In places where mass media is almost non-existent, how does a firm reach out to consumers or market its products?

Hindustan Unilever Ltd (HUL)’s Kan Khajura Tesan (KKT), which loosely means earworm station, is an initiative that was built to reach consumers in remote places where there are virtually no sources of entertainment.

Conceptualized by Mumbai-based media and communication agency PHD along with the packaged consumer goods firm, the project started out as a pilot in Bihar, Jharkhand and Uttar Pradesh in 2013, where people could give a “missed call" from their mobile phone to a given number and in turn access a stream of entertainment on their handset. Since then, the campaign, which spread across the nation and reached 33 million subscribers, has become of the most popular source of entertainment in rural areas.

PHD managing director Jyoti Bansal said the project started off to serve HUL’s basic need to engage with consumers in places with few entertainment options compared with the rest of India.

The idea of the KKT was born from the insight that, despite living in media-dark areas, the rural consumer had access to one device practically at all times—the mobile phone.

“We found that rate of penetration of mobile phones was 80% in rural areas, while TV was around 40%. In these places, there was a void for entertainment as compared to the rest of the country. That’s when we decided how we fill that gap through the phone," Bansal said.

In these areas, most people source their entertainment on their mobile phones, on which they listen to songs or watch video clips.

The KKT was an attempt to bridge the divide using technology. It took about a year to execute the idea, mostly in formulating the content and working out the technical aspects.

“One of the features of our initiative was to make it platform-agnostic and free of cost to consumers," Bansal added.

As part of the project, a single number was created that always provided on-demand free entertainment. HUL’s advertisements were integrated with the content. To access the platform, anybody can give a “missed call" to 1800-30-000-123 and the person receives a call back with a range of Hindi movie songs moderated by a radio jockey and interspaced with jokes.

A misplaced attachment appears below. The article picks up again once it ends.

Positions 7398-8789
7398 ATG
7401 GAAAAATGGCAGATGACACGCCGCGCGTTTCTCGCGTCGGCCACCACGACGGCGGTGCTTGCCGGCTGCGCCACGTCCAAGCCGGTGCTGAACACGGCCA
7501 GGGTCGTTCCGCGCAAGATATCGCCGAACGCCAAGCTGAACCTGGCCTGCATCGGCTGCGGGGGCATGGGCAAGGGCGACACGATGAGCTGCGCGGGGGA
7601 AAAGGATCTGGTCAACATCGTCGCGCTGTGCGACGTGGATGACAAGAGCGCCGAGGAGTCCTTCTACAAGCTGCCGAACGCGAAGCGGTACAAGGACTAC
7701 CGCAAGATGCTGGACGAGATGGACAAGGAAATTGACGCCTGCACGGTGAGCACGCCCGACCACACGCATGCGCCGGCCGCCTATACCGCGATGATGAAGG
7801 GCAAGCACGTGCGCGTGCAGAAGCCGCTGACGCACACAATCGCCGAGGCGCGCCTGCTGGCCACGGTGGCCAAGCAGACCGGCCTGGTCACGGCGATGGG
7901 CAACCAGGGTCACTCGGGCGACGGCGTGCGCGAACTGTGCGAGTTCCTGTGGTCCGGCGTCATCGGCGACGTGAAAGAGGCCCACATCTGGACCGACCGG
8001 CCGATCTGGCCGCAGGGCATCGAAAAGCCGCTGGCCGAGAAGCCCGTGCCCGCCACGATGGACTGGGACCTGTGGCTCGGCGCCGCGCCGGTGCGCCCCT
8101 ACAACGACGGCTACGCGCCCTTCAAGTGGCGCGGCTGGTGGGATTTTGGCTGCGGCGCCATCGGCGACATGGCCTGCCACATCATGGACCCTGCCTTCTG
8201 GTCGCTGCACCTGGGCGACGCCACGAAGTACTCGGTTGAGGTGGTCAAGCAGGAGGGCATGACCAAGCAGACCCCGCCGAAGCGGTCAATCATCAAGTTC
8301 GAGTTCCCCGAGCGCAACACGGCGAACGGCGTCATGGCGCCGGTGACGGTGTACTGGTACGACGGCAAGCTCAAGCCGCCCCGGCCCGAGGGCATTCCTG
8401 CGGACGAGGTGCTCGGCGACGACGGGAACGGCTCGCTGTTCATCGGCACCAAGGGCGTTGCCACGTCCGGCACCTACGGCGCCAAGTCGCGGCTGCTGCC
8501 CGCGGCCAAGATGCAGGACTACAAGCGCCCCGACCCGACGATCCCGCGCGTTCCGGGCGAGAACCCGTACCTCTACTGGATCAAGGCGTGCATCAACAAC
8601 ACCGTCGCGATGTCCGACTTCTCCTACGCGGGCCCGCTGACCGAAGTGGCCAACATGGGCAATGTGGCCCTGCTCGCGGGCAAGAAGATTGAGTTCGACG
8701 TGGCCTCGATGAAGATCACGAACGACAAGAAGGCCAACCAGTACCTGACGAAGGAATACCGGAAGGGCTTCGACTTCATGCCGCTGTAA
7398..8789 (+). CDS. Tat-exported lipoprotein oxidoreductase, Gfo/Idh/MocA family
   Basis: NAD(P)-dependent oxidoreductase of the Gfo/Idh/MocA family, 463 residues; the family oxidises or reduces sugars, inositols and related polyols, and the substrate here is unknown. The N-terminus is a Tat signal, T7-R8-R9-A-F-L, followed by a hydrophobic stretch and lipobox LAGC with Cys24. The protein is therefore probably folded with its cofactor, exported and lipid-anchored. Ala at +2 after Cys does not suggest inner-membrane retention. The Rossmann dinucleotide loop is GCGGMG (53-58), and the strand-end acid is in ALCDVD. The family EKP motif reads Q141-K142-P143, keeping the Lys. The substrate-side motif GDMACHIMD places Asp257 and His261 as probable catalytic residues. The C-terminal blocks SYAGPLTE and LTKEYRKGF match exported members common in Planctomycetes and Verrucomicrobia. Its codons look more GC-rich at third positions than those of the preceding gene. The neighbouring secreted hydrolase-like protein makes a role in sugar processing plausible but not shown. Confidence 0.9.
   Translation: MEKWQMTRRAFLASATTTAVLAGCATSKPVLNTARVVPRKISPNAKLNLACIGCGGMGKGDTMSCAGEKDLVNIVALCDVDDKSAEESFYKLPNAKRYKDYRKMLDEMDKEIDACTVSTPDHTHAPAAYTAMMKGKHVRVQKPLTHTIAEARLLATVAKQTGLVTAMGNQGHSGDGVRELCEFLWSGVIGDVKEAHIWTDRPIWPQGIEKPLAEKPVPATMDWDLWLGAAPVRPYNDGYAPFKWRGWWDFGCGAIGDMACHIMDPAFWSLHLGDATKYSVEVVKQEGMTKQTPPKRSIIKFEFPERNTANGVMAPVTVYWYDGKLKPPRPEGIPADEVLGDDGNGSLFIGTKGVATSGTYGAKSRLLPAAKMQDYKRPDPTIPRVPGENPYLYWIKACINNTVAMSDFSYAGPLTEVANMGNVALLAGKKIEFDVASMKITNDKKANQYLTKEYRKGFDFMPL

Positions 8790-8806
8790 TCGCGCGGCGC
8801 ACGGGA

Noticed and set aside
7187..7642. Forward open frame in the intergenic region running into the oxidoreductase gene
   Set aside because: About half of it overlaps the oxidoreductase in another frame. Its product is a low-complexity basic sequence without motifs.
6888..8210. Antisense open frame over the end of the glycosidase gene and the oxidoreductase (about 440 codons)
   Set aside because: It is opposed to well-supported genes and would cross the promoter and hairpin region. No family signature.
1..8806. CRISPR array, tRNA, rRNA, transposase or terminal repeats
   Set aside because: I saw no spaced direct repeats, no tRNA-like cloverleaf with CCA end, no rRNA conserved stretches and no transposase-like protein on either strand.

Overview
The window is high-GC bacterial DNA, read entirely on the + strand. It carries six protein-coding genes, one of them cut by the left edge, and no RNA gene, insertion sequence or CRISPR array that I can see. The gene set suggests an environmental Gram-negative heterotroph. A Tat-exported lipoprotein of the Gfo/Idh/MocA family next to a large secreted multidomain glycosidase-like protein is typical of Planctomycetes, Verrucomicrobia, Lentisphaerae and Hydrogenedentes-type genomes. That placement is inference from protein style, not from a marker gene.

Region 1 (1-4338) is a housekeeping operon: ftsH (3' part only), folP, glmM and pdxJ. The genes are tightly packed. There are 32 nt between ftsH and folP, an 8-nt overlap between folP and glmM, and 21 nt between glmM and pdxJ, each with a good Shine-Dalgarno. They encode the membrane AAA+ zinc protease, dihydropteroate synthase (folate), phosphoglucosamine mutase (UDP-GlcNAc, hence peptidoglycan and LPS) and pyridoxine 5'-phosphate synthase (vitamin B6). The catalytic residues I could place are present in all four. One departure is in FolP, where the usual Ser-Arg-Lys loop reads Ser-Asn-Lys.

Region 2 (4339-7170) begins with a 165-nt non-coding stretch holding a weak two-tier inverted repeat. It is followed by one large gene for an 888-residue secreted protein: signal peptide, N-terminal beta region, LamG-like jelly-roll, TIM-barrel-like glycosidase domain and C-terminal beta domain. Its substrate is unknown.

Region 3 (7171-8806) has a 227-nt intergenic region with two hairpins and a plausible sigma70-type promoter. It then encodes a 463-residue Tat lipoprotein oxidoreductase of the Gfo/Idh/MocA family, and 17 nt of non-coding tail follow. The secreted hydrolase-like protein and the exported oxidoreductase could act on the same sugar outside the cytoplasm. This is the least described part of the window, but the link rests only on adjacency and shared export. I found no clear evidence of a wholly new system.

Apart from Bollywood songs and movie dialogues, the platform also provides informative content—you can learn a new English word a day—and devotional songs. At present, all content is in Hindi and around 15 of HUL’s mass consumer brands have been promoted through the initiative.

“After the success of Wheel Missed Call, we thought of how we can scale up and make it a bigger proposition reaching out to a wider audience," said Bansal. The Wheel Missed Call campaign was introduced in 2011 in Uttar Pradesh and Bihar—a number was advertised on All India Radio in the states, and listeners were asked to give a missed call from their mobile number. The person then gets an automatically generated call and gets to listen to humorous conversations between a husband and wife.

The platform is primarily targeted at young audiences in remote rural areas where movies and movie stars have a big influence. Technologically, the platform’s dashboard tracks each call. It can also give the time of day when most users call and the most popular content. This information enables the system to schedule content based on popularity.

Each content segment has “skip" and “favourite" options. Based on this selection, the user is served relevant content when she comes on the platform for the second time. The initiative has become one of HUL’s largest consumer profiling platforms. For instance, a lifestyle segment-based questionnaire is programmed into the system. The data collected is used for re-marketing HUL brands.

Till date, the KKT platform has delivered 30 million impressions for 12 HUL brands from the across the country, mostly in rural areas. “There are things in the pipeline and we working on how to make it better. We are trying to come up with live dashboards, working on giving consumer intelligence or insights and information on gender, among others," Bansal said.

Mint has a strategic partnership with Digital Empowerment Foundation, which hosts the Manthan and mBillionth awards.

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